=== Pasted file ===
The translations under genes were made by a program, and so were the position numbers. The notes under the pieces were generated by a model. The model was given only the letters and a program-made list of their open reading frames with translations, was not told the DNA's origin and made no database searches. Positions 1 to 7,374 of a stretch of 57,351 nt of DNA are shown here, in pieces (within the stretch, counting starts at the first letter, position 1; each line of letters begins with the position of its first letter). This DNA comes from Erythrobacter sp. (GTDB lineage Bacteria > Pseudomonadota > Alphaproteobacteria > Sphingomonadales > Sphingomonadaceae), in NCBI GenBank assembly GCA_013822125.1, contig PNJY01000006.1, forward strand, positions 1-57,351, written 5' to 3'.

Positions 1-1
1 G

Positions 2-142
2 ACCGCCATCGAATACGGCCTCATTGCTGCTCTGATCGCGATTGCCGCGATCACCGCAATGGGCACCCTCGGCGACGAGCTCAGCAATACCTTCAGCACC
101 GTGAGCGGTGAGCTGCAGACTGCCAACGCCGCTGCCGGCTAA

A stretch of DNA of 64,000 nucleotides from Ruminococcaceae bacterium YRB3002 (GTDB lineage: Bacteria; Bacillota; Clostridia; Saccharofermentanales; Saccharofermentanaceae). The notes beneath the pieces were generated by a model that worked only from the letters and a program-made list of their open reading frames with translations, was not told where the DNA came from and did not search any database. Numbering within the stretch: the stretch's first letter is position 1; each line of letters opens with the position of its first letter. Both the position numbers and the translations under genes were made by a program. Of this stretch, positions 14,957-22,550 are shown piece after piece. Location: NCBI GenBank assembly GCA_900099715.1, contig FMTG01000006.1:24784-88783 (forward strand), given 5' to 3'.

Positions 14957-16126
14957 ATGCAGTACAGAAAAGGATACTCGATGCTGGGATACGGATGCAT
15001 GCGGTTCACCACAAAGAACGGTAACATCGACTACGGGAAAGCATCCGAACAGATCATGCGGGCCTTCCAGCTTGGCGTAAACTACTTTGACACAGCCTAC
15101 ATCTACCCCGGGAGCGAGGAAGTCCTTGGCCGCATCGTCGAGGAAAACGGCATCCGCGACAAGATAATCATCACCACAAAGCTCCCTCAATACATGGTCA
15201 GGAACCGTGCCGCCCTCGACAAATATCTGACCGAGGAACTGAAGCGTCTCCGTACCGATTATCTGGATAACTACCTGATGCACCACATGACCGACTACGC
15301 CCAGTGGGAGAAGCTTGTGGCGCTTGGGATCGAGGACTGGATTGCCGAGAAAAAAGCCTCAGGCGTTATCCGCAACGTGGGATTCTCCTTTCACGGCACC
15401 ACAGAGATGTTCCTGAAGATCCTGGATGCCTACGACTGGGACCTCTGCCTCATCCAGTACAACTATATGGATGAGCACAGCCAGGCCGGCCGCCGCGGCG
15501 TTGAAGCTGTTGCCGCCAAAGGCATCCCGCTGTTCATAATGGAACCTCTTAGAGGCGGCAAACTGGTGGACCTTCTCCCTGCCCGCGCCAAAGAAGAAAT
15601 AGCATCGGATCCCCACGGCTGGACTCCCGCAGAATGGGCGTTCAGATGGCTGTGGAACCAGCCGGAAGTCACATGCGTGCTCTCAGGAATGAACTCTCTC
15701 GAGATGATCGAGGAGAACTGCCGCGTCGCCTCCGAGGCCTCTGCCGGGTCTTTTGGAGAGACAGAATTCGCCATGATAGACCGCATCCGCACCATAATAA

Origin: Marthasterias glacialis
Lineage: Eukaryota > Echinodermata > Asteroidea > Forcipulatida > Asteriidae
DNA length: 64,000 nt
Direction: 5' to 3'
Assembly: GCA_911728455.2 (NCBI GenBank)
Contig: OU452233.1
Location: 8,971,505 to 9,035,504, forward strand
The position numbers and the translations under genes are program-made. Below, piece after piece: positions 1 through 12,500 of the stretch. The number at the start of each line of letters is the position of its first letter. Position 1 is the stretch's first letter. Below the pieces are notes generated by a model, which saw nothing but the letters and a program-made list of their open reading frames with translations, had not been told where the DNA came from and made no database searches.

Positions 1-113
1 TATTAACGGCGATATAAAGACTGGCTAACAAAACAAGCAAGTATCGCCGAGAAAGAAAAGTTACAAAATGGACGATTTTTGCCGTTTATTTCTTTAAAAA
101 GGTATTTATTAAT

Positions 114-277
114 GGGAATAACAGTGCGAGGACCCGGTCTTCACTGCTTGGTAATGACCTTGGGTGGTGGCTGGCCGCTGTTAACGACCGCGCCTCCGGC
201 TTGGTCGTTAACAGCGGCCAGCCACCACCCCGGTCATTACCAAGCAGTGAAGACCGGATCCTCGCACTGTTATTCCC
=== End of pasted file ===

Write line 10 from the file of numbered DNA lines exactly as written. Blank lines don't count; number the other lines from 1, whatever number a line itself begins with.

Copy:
15001 GCGGTTCACCACAAAGAACGGTAACATCGACTACGGGAAAGCATCCGAACAGATCATGCGGGCCTTCCAGCTTGGCGTAAACTACTTTGACACAGCCTAC